Fig. 9 illustrates the two ways in which a workstation based on the eMIPS microprocessor differs from a regular workstation. In the first place, at power up time the TISA is loaded in the FPGA if it is implemented as the default configuration. If it is implemented in fixed logic this step is not necessary. If the step is necessary, a secure component verifies the validity and integrity of the configuration file and loads it on the FPGA [ 9 ]. In the second place, when a user starts a program that uses an extension the Operating System, or OS, asks the TISA to verify and load the extension configuration file and enables it for that particular process. Other processes can later share the extension. For those extensions that are in fact peripherals the corresponding software entity is a device driver. A multi-core extension is loaded directly by the OS, automatically as appropriate.

Fig. 9. The eMIPS Workstation, Concept

When the execution comes to a basic block accelerated by an extension, the extension will execute its optimized extension instruction and skip the block that the instruction replaced. If for any reason the extension is not available the extension instruction is ignored and the software executes normally. To accomplish this evolution of the eMIPS microprocessor within a system some software support is required. Some of this software support was described in Section 2.4, namely the software profiling tools used to identify the basic blocks to be implemented as extensions. Additional changes to the OS software are required to control the loading of extensions and to activate them when they are available.

The OS is notified of the extension requirements at application loading time, either explicitly by invoking some Application Program Interface (API), or implicitly by information contained in the executable file image. The OS keeps track of the extension information on a per-process and per-processor basis, as part of its protected state. Fig. 10 depicts the additional state that is required for a dual-multiprocessor using the extensible processor of Fig. 8. Notice that it is necessary to keep track of which extension is loaded in which slot of each available processor, as is depicted in Fig. 10. This knowledge is necessary to load extensions from different application programs at the same time.

The OS loader is the module responsible for providing the extension data to the OS, at application launch time. The loader can be used to help sharing extensions among applications. Every extension instruction is defined by the binary patching tool using op codes that all start at some value and progress in the same manner. This leads with certainty to collisions between op codes among independently developed extensions. What the loader can do instead is to modify the op codes in a newly loaded image such that they minimize the conflict with other previously loaded images. Fig. 10 shows the effects of this optimization. Because Process-A and Process-B use different op codes they could both be scheduled on Processor-1 without incurring any management trap, and Process-B can be scheduled on both processors. If we try to schedule Process-1 on Processor-2 we will instead incur a trap.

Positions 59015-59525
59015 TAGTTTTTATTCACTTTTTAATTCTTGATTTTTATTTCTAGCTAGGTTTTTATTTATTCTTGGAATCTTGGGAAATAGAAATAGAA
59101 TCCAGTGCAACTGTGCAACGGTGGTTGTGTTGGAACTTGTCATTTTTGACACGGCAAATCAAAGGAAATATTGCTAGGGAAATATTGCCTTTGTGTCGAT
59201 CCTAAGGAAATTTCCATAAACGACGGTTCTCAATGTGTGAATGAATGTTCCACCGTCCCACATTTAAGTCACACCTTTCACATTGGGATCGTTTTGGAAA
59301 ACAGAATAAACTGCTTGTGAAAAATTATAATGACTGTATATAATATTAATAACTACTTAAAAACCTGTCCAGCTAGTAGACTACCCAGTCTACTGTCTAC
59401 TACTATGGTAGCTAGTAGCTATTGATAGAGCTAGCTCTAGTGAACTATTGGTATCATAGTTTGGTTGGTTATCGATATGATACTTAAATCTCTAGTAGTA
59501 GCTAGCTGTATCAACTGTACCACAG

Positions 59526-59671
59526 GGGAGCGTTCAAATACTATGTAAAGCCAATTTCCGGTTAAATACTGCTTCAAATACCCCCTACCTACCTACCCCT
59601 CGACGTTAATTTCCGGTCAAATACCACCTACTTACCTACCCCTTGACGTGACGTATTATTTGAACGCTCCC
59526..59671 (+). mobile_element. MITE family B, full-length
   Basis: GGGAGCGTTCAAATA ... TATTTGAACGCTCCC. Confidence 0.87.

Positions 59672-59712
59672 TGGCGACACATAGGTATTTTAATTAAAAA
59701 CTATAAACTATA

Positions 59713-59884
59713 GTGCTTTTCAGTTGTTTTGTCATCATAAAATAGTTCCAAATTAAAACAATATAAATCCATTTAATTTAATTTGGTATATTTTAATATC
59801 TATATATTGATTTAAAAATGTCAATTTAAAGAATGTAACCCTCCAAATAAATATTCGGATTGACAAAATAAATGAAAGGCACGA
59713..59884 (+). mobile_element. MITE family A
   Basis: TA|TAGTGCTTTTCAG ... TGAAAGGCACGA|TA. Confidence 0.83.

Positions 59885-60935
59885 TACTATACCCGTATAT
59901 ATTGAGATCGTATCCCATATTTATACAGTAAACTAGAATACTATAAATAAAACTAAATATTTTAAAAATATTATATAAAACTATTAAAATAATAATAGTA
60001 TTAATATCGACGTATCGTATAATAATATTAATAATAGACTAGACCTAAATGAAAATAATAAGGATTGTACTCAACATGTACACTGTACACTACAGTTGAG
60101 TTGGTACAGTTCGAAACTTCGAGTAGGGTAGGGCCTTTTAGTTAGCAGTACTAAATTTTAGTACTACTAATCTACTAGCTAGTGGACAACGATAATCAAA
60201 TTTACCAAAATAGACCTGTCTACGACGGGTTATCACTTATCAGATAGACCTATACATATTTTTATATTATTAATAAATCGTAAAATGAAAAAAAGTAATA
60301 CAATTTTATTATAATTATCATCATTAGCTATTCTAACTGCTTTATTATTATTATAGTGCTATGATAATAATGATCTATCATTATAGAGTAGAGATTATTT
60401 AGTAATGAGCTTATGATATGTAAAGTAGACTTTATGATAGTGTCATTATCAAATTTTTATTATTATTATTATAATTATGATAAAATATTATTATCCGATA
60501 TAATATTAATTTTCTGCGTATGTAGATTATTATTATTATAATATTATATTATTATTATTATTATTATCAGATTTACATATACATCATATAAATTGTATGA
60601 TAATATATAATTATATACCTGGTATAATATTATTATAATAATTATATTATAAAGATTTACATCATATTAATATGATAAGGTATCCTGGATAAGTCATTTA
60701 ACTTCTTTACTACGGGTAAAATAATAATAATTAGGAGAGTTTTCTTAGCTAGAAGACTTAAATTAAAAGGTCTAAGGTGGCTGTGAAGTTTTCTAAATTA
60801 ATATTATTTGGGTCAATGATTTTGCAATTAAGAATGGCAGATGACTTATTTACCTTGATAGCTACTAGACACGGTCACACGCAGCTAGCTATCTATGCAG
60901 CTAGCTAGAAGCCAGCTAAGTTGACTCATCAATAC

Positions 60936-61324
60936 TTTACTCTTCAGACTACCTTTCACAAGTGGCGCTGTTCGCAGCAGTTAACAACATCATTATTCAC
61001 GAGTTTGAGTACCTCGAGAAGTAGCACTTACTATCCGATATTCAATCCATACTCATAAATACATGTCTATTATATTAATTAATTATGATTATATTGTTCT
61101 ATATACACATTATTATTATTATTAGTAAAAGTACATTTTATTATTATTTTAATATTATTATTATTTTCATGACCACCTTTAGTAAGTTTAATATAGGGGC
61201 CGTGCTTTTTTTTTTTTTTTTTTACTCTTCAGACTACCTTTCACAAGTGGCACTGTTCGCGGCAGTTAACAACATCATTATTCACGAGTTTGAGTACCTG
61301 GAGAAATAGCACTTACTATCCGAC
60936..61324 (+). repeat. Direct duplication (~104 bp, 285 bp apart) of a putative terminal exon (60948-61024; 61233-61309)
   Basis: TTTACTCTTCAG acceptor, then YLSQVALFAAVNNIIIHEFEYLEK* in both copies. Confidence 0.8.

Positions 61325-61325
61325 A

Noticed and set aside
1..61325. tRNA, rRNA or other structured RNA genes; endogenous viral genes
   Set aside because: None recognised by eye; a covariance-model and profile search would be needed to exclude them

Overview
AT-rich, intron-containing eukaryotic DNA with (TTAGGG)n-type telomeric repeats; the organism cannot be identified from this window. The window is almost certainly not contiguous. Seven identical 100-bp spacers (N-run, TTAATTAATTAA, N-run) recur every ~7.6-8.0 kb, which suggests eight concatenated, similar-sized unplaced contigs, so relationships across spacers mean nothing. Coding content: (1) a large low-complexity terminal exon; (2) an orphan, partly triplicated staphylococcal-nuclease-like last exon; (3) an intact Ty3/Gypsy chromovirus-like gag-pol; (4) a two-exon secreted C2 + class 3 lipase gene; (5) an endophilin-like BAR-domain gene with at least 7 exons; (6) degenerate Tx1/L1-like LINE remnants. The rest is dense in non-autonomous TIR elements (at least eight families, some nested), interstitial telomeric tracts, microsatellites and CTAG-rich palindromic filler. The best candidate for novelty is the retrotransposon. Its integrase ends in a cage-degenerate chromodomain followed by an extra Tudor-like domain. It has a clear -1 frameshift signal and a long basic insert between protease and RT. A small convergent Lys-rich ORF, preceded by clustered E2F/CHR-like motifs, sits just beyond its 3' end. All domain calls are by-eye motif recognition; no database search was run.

An extensible CPU has only a limited number of slots for currently-loaded extensions. The actual number could be as small as depicted in Fig. 8 or much larger, but it will always be finite. The OS is the arbiter that manages this limited resource on behalf of the application program(s), sharing it in an efficient manner. This management problem is similar to the problem of handling a FPU and the state left in it by multiple application programs. Well known algorithms can be applied here, with one crucial difference. In the FPU case execution cannot proceed unless the coprocessor is made available because there is state left in it and only the FPU is capable of executing the floating-point instructions. In the case of extensions, we are subject to neither of these

constraints. In the first place, the application state is held in the general purpose registers and not in a special unit, unless the extension provides extra register state, which is a special case similar to the floating-point case. Notice that the extension configuration file is not changeable and does not need to be preserved across context switches. Secondly, the code of the original basic block is still available; therefore the OS has the option of skipping the extension instructions and simply falling-through to the original code. This is the reason why we require the extensible microprocessor to leave it to software to decide whether to trap or not on an extension instruction.

Having the option to continue execution “without the coprocessor” opens the door to new and more elaborate software management algorithms, some ideas are as follows. The operating system could exclusively assign the resource to the application that is observed to make the most use of it or is selected by a human user; and/or disable all extensions on interrupts, assuming that interrupt service routines will not make use of them, or to guarantee predictable response times; and/or load as many extensions as there are available slots and fall-back to the non optimized basic blocks otherwise; and/or use a least-recently-used algorithm to handle what is effectively a cache of extension data.

Executable images that use extensions can potentially pose a security threat to the guest OS. A certification authority, such as the OS vendor must sign such images to attest to their safety. If the extension uses the technique described in Fig. 6 there is no security threat because the semantic of the extension instruction is the same as the block

of instructions it replaces. Nonetheless, certification is still required to prove that the extension configuration file does indeed match the intended semantics.